Superfamily: Bombycoidea, Latreille, 1802
Perisomena caecigena is celebrated on, what I believe is, a postage stamp from Bulgaria.
In late fall, females lay up to 100
rectangular, 2.5 x 2mm, glossy cream coloured eggs in batches of up to six on the twigs of
The newly-hatched, 4.5mm long larvae consume part of their
eggshells and then wander off some distance to find suitable resting sites among the unfurling
spring oak leaves.
Growth is rapid, and larvae shed skins to move into the second instar
in roughly one week. Here larva is on Quercus robur.
Colouration changes rather
dramatically in moving from second to third instar to the right.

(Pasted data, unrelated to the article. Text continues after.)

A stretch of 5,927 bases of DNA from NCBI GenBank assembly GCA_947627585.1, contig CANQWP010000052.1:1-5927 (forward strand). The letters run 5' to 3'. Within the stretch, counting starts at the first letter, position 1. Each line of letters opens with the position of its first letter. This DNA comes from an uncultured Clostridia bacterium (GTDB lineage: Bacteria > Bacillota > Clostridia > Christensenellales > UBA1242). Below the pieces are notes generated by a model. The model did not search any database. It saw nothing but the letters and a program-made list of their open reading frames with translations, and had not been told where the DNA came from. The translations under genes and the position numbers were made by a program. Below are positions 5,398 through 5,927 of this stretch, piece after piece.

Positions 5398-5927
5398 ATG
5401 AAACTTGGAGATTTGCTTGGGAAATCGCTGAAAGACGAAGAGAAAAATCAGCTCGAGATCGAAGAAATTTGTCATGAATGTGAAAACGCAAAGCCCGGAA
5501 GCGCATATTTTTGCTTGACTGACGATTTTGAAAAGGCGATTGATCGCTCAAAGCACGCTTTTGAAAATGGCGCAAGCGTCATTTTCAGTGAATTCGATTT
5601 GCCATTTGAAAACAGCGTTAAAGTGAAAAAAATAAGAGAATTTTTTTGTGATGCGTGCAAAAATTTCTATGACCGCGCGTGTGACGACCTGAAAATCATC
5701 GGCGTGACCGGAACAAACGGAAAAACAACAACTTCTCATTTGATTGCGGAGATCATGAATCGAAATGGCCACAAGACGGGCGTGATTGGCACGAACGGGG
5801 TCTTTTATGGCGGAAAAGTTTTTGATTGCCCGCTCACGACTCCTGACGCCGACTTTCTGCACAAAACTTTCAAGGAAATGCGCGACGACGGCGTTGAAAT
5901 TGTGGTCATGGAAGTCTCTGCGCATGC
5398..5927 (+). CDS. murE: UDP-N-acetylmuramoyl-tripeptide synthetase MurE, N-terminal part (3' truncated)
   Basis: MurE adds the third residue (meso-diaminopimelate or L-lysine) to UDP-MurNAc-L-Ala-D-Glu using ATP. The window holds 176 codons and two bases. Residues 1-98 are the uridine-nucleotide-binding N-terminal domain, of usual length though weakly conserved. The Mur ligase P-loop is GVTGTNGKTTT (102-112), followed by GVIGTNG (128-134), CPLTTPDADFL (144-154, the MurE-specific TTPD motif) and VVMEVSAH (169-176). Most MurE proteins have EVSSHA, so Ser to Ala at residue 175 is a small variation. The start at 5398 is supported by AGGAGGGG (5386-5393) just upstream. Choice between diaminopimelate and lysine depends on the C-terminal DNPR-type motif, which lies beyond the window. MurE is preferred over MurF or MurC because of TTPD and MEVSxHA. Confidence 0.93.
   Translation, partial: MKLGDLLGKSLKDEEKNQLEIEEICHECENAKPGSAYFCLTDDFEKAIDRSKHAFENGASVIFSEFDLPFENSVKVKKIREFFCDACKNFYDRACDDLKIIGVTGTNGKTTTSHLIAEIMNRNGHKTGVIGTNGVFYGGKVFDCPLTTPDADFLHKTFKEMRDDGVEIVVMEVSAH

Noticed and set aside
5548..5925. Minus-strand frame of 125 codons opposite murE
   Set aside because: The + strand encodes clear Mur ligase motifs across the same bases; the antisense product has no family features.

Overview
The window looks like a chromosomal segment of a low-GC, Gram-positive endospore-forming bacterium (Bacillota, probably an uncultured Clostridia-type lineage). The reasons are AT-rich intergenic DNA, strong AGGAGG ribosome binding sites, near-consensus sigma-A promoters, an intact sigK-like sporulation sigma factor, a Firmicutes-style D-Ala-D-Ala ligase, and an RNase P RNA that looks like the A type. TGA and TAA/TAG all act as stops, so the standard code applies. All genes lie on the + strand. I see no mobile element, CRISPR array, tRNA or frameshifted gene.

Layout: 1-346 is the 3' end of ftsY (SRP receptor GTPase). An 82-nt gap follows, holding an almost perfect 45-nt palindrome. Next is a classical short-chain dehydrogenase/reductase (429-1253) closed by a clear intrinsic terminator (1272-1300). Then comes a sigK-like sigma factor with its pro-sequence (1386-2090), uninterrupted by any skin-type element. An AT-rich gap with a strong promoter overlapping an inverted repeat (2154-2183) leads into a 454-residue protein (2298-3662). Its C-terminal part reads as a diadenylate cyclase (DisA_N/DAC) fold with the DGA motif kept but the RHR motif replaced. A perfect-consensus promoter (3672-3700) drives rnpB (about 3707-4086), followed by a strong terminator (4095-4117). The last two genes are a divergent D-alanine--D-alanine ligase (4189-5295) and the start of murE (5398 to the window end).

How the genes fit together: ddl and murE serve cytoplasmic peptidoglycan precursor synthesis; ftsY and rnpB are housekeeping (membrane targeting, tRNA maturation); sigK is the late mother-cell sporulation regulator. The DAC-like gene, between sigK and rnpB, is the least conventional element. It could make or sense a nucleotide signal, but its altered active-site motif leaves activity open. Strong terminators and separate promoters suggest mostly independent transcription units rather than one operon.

As they enter fourth instar and when fully grown, they are similar to the larvae of Saturnia pavonia, being pale green with six small yellowish tubercles per segment, a yellow subspiracular band on the abdominal segments, and long white hairs on the tubercles.
The inner wall is of a fine mesh, with the outer being coarser. The pupa is clearly visible through both layers of the cocoon which is spun up among twigs and leaves.
The outline of the male antennae are clearly visible in this image courtesy of Tony Pittaway.